The Lebanese Flag





Another terrorist explosion! A sign of a Lebanese power struggle? - July 12, 2005

Whilst London is recovering after its own taste of terrorism, the chaos in Lebanon continues. Britain has already named several suspects on its list after five days, and yet after five months of bombings and assassinations in Lebanon, we have yet to see a single suspect named. These attacks are calculated and co-ordinated, which suggest that something greater is brewing beneath the surface of Lebanon's shabby political stage.

We have heard many theories pointing to foreign powers, including prime suspect Syria. The previous two assassinated Lebanese were said to be loud anti-Syrian voices, leading to theories of revenge attacks by Damascus. However, considering that Syria has been under increasing US and European pressure in the past months, the Syrians have seemed to be heeding to threats of "regime change" by the US. Syria has pushed for greater co-operation in Iraq with a Syrian embassy set to open in Baghdad within months, have begun to co-operate in Palestine by supporting a "national unity government", as well as attempting to mend ties with pro-American Arab states in the region. These trends only suggest that the Syrians are attempting at least to dodge the American spotlight, which renders their hand in Lebanon's terrorist carnage quite out of the ordinary. Now that pro-Syrian figure, Elias el Murr, has been the target of an assassination attempt, doubts regarding Syria's hand in the terrorism in Lebanon grow.

There have also been theories pointing at the US and Israel, allegedly trying to cause instability in Lebanon. However, if instability and chaos in Lebanon were indeed what the terrorists were seeking to create, then high-profile and controversial figures with wide public support would have had a greater effect.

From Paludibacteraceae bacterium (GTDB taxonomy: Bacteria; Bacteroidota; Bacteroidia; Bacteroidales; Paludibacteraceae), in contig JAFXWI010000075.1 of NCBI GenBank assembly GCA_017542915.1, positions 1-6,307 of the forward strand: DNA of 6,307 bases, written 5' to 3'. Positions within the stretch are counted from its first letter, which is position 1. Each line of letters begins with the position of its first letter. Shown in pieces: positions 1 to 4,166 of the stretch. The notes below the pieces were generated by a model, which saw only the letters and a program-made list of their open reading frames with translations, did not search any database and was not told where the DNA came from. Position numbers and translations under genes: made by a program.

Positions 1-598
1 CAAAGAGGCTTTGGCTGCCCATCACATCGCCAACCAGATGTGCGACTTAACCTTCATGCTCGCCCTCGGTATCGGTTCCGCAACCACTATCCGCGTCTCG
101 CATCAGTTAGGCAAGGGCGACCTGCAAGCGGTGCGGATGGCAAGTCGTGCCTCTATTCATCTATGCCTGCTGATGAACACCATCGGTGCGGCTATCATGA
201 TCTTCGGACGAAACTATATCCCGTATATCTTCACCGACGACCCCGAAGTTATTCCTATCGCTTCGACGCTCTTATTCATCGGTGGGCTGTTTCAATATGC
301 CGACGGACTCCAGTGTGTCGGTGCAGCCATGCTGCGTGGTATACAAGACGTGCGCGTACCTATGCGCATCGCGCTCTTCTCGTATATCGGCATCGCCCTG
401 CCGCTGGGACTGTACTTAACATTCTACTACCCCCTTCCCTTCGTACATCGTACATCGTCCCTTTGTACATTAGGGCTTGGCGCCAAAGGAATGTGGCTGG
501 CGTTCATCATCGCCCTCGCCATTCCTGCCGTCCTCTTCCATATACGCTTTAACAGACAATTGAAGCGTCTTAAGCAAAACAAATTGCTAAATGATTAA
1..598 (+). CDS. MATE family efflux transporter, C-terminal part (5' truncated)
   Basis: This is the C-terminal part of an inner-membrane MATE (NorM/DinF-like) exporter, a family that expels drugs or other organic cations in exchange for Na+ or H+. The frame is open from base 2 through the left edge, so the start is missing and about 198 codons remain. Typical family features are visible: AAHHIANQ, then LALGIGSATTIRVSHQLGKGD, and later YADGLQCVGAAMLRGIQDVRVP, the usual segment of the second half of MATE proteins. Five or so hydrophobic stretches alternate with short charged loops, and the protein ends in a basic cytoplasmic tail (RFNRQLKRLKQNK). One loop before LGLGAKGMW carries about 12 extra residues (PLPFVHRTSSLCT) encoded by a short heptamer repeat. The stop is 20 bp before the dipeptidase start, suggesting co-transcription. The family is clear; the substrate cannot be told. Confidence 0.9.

These string of attacks fail to make any sense. Various leaders and figures have been targeted without any specific reason, in addition to smaller bombs planted in areas at quiet times. Obviously the bombers have avoided causing heavy civilian casualties, or extensive infrastructure damage.

One possibility is an attempt to scare the Lebanese public, but to what end would that bring?

Therefore, we must look at another possibility that the Lebanese have failed to explore ... the possibility of an internal power struggle in Lebanon. It has been thirty years since the Lebanese have been given the responsibility to govern their own country, and within those thirty years we witnessed a destructive civil war coupled by foreign domination. The various factions are struggling to adjust and come to terms with their newfound responsibilities, and many of these factions are failing to present a national agenda. Instead, as they were thirty years ago, the factions seem to be representing their own
interests. As they squabble for positions to fill the power vacuum, then perhaps we shouldn't rule out the possibility that this power struggle has extended to violent means. Considering that every investigation into each bomb has resulted in absolutely nothing, one can only wonder whether these investigations ever had the intention of producing answers.

Copyright © 2005 by Center for Democracy in Lebanon™.
The content throughout this Web site that originates with CDL
can be freely copied and used as long as you make no substantive
changes and clearly give us credit. Details.
Legal Statement
For problems or questions regarding this Web site contact Webmaster.
Last updated: 05/19/11.